The G20 summit, just concluded Nov. 16 in Brisbane, Australia, was in many respects a historic meeting of the world’s leaders. From the controversies to the groundbreaking agreements, the G20 summit represented a critical time in international affairs. Read on for the most important things that happened at the Brisbane G20 summit 2014.
Sources: Edition.CNN.com, NewRepublic.com, News.com.au, CBC.ca, WhiteHouse.gov, Salon.com
Australian Prime Minister Tony Abbott attempted to keep climate change, and specifically the carbon emission debate, off the official agenda, arguing that the main purpose of the summit was economics. But under strong pressure from Europe and the U.S., carbon emissions became part of the final statement – especially given the U.S. and China’s public agreement days earlier to limit greenhouse gas pollution post-2020. Abbott was widely criticized by many leaders for his scrapping of Australia’s carbon tax, and refused to offer any financial support to the Green Climate Fund, an international fund to help developing countries adapt to global warming. U.S. President Barack Obama pledged $3 billion towards the fund.
In order to help increase energy efficiency worldwide and attempt to curb further climate change, the Energy Efficiency Action Plan focuses on various sectors of the industry. One key point comes in the agreement to develop country-specific plans next year to improve the efficiency of heavy-duty commercial vehicles. Trucks, buses, and other large vehicles account for nearly half of all vehicle emissions, despite making up only 10 percent of all vehicles.
In addition to the milestone agreement reached with the U.S. on greenhouse gas emissions, China also announced several new trade deals including a free trade agreement with Australia that will cover a raft of commercial and governmental deals. Furthermore, Jinping traded a historic handshake with regional rival, Japanese Prime Minister Shinzo Abe, suggesting a potential de-escalation of tensions between the two countries over territorial disputes in the East China Sea.
Russian President Vladimir Putin had an awkward summit, to say the least, starting with a snub from the Australian side — a junior in Tony Abbott’s cabinet was the only member of the welcoming party when Putin arrived. The anger was intensified when Canadian Prime Minister Stephen Harper met with Putin and made headlines by saying, “I guess I’ll shake your hand but I’ll only have one thing to say to you – get out of Ukraine.” Obama echoed the sentiment, saying, “If he (Putin) continues down the path he is on, violating international law, providing heavy arms to the separatists in Ukraine, violating an agreement he agreed to just a few weeks ago…then the isolation Russia is currently experiencing will continue.”
Source: Edition.CNN.com, News.com.au
The G20 leaders released a final communiqué of the summit’s achievements, titled the Brisbane Action Plan, which is a three-page document with more than 800 reforms. Should the reforms be put into action swiftly and properly, the G20 nations plan to help strengthen medium-term potential economic growth and increase global demand by increasing the collective G20 growth by more than 2 percent in the next five years.
In addition to launching the Global Infrastructure Initiative, a collective effort to increasing private financing for worldwide infrastructure investment, G20 nations agreed to help shore up international financial institutions. This included strengthening laws that allow multinational companies to avoid taxes or use anonymous shell companies to facilitate illicit operations, such as money laundering. Additionally, the agreement expands the amount of money available to the World Bank, along with other multilateral development banks, to deploy to emerging economies.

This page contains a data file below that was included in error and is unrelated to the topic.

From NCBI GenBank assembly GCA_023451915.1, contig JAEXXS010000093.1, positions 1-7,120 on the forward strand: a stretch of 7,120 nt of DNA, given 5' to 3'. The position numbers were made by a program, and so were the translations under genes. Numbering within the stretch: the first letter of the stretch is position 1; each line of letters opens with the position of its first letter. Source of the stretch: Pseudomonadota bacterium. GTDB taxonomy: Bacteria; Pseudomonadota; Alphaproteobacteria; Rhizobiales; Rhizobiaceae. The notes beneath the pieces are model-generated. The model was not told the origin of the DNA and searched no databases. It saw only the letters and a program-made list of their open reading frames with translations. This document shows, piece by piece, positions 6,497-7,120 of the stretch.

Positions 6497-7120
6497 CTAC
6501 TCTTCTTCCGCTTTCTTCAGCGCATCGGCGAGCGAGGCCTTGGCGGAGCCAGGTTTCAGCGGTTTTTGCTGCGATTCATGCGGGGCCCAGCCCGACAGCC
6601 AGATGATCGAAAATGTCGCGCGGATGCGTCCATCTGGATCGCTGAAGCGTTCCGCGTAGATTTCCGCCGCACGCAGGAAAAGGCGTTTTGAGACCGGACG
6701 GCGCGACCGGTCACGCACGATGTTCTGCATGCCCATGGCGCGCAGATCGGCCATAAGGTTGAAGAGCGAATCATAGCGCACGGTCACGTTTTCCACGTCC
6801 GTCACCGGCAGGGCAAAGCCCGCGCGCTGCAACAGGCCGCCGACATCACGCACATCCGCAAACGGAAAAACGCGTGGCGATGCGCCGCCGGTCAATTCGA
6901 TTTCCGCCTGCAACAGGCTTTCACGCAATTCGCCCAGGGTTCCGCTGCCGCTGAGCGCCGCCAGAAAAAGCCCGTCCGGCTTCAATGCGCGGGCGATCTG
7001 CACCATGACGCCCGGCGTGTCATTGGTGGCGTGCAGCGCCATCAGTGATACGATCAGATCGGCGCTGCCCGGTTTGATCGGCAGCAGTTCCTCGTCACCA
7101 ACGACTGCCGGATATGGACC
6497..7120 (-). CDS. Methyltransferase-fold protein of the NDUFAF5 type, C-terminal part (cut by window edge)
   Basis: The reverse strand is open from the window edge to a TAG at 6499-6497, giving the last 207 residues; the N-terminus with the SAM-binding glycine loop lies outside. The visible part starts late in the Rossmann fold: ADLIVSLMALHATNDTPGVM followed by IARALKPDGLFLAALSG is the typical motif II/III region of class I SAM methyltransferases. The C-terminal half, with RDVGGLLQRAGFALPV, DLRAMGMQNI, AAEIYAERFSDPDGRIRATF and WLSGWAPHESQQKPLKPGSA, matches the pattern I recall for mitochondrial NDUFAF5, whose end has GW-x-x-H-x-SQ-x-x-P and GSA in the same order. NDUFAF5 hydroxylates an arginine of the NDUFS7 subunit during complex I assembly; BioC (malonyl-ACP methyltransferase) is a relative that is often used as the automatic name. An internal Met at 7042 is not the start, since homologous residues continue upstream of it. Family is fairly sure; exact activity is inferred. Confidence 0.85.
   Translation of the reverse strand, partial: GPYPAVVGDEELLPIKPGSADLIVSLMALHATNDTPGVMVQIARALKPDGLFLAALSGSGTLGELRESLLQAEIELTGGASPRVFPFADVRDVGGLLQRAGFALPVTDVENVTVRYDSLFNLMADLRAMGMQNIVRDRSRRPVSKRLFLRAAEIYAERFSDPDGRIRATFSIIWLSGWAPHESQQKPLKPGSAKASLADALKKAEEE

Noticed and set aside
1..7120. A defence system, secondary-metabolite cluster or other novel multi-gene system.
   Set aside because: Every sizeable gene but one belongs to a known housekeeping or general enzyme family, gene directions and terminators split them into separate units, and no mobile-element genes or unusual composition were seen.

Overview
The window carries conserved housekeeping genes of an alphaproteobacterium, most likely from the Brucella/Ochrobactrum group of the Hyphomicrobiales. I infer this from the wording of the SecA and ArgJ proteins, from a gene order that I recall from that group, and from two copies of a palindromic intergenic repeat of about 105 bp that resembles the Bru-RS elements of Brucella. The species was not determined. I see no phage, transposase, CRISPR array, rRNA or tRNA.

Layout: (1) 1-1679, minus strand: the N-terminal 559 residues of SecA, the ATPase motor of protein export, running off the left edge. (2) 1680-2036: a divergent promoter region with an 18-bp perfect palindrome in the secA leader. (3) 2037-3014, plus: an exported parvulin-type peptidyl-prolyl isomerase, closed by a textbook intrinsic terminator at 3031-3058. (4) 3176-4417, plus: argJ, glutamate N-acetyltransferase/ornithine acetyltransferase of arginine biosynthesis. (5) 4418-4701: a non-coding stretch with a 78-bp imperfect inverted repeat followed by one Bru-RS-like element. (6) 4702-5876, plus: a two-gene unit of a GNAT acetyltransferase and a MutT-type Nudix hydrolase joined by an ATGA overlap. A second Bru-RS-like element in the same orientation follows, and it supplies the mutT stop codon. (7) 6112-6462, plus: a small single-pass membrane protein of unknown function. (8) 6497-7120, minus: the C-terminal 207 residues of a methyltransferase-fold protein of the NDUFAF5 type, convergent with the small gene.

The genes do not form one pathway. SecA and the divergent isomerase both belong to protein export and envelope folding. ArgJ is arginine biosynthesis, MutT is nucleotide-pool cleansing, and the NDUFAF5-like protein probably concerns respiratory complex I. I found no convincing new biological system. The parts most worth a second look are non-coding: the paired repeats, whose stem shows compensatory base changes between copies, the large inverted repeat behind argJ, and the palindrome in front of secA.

Oxfam Australia’s CEO Dr. Helen Szoke, voiced fears that the international leaders at the summit were not sufficiently committed to addressing Ebola. She believes the U.N. target for curbing the spread of Ebola will go unmet, and said, “The U.S.A., U.K., E.U., Canada, China, and Germany are leading the way but overall the G20 Summit’s response to this crisis is hugely disappointing.” The agreements reached between G20 nations with regard to Ebola included endorsing an International Monetary Fund initiative to provide the economies devastated by Ebola – namely Guinea, Sierra Leone, and Liberia – with $300 million US in low-cost or no-cost financing and debt relief, as well as increasing international capacity in preventing, detecting, and responding to future outbreaks.
Source: News.com.au, WhiteHouse.gov
In an unprecedented move, Pope Francis wrote a letter to Prime Minister Tony Abbott addressing market fundamentalism, fair taxation, hunger and poverty, unemployment, climate change, financial regulation, and terrorism. He pleaded with Abbott and other leaders to ensure that significant action came about as a result of the summit, saying, “…Many lives are at stake behind these political and technical discussions. It would indeed be regrettable if such discussions were to remain purely on the level of declarations of principle.”
reforms be put into action swiftly and properly, the G20 nations plan to help strengthen medium-term potential economic growth and increase global demand by increasing the collective G20 growth by more than 2 percent in the next five years.
In the Brisbane Action Plan, G20 nations committed to decrease the gender gap between male and female labor-force participation by 25 percent by 2025. This could potentially increase the number of women in the workforce by more than 100 million.
From the awkward to the adorable, this was perhaps the best moment of the 2014 G20 Summit in Brisbane. Fair play, Australia.